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Mr. Ludlow. What is your opinion, as you contemplate this program, of the total acquisition of land under title 3? As you see this program in the future, how many acres of land approximately would be your total acquisition of land for your program?

Dr. Gray. You mean if we had 2 years?

Mr. Ludlow. How much submarginal land do you contemplate buying under the funds which Congress authorized?

Dr. GRAY. If they are appropriated we should be able to buy from 8 to 10 million acres, depending on the trend of land values and the geographic distribution of purchases.

Mr. Ludlow. You have this in mind as something to be desired and worked out to a completed finish?

Dr. GRAY. Yes.

Mr. Ludlow. How.many acres of land ultimately, as you contemplate it now, would you buy, regardless of what Congress has appropriated? What is your objective?

Dr. Gray. You mean ultimately?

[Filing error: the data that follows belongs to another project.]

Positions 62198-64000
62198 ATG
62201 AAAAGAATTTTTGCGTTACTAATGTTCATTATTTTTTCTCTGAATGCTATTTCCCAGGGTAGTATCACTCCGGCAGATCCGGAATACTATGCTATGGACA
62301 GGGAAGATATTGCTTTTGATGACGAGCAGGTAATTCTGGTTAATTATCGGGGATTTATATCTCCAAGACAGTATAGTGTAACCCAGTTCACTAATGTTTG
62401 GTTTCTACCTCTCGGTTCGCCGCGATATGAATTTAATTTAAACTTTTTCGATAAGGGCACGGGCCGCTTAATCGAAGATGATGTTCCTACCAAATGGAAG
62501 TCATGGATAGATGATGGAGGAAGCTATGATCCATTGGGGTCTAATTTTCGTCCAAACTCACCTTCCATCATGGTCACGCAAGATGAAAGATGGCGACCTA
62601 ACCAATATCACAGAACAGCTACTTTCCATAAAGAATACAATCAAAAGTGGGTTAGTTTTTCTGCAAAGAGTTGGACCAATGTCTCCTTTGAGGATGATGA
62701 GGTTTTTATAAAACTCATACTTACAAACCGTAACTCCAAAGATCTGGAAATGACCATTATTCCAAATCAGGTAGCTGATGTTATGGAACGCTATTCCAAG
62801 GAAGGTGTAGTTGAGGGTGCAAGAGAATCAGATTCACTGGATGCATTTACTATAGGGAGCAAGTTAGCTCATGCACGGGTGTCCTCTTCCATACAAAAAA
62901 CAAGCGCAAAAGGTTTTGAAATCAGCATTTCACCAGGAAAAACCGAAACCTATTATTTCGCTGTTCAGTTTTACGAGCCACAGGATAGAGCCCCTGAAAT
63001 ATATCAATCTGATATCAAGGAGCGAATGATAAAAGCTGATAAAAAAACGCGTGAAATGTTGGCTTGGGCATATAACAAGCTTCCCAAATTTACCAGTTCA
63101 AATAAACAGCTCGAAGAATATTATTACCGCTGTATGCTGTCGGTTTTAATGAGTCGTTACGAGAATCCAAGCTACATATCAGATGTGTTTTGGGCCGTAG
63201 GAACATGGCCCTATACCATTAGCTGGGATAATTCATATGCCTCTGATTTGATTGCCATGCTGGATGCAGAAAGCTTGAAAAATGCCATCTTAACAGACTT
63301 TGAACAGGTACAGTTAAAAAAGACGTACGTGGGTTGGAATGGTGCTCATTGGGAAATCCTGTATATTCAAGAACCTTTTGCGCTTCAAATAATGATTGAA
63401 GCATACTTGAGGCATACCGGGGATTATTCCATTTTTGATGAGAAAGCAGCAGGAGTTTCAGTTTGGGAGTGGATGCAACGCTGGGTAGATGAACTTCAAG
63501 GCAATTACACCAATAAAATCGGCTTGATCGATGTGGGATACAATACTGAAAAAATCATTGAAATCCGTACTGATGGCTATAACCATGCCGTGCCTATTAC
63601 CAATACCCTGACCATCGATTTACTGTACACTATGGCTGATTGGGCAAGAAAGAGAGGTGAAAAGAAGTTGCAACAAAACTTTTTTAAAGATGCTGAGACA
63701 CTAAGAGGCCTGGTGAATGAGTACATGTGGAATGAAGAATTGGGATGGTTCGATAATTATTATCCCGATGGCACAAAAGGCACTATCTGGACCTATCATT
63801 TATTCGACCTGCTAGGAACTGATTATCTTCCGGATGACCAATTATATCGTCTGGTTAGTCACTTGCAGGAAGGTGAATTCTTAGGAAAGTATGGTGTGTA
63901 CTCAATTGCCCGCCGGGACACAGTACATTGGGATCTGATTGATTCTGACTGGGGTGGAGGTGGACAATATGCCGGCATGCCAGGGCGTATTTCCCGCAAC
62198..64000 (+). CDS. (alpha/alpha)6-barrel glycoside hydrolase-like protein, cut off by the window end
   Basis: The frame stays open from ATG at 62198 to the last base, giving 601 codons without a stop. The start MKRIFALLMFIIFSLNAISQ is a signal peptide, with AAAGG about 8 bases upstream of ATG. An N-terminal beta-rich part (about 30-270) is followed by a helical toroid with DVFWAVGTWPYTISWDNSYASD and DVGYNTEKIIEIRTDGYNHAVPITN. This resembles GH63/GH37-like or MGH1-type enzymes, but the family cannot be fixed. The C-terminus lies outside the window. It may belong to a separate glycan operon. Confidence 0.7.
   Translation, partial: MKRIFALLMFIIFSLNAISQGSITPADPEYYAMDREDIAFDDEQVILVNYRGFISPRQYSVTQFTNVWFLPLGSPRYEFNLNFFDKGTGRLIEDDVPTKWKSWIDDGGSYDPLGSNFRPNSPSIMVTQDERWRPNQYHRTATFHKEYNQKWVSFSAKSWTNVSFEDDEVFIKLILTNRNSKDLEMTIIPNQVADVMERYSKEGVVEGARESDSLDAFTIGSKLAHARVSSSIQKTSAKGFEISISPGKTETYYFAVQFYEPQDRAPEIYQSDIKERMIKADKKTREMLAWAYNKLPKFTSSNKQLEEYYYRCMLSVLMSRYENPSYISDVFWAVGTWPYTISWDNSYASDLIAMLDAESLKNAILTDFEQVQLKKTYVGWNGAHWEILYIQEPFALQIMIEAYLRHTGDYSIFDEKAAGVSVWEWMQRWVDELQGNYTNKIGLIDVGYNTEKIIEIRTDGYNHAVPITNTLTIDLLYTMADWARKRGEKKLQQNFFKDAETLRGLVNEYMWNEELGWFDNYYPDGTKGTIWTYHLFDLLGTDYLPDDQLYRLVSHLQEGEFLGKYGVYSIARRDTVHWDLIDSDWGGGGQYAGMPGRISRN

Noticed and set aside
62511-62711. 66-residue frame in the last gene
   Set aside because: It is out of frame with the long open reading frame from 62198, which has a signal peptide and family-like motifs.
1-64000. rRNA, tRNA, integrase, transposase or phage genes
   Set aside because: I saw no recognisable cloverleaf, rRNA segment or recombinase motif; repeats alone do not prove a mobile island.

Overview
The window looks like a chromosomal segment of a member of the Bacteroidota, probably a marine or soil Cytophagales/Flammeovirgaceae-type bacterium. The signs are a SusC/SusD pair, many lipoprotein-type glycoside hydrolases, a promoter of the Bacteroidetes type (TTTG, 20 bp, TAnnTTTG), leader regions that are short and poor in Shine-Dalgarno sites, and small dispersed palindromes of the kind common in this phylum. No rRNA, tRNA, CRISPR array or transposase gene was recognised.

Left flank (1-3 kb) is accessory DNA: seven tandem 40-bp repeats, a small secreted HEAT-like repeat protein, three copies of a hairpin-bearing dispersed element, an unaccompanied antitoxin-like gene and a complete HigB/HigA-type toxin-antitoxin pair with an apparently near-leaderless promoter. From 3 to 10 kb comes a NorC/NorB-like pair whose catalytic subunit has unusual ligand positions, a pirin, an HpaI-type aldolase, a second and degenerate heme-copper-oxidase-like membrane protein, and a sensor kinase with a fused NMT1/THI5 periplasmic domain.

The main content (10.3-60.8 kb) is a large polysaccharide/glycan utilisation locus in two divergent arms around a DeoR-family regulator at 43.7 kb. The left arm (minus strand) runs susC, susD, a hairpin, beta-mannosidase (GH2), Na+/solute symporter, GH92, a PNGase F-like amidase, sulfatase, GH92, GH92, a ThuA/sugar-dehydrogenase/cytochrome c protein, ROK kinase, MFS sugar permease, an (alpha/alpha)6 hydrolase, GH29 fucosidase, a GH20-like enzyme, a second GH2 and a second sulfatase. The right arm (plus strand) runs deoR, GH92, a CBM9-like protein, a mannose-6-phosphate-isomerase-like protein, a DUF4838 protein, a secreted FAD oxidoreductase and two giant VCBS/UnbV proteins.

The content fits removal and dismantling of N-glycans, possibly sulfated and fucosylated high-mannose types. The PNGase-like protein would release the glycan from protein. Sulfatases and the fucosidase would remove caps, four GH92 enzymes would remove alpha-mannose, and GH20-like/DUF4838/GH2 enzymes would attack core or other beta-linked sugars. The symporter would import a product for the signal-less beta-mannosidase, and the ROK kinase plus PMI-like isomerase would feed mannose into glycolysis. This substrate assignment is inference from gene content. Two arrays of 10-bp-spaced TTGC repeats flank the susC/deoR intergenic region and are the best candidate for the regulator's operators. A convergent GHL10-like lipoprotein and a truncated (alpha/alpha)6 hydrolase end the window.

Mr. Ludlow. Yes.

Dr. GRAY. I do not think all of the 75 million acres of so-called submarginal land should be purchased. But at this time we are not clear as to what proportion should ultimately be bought. In every locality there are many considerations that enter into a determination of whether it is wise, whether adequate social objectives are accomplished by buying that land.

Mr. Ludlow. Not knowing the total number of acres you could not predict the total cost?

Dr. GRAY. If I should attempt to, it would be an outside figure. Mr. Ludlow. What would be the outside figure?

Dr. Gray. The outside figure would possibly be in the neighborhood of 400 to 500 million dollars over a period of possibly 10 to 20 years, if we bought it all, but I should not expect we would buy all of that.

Mr. WOODRUM. The outside acreage would be 100 million acres?

Dr. Gray. Approximately; but nearer 75 million acres in submarginal farms that are now used for arable farming.

Mr. SNYDER. It says here that there may be established agencies or branch offices elsewhere in the United States. How many branch offices would you establish?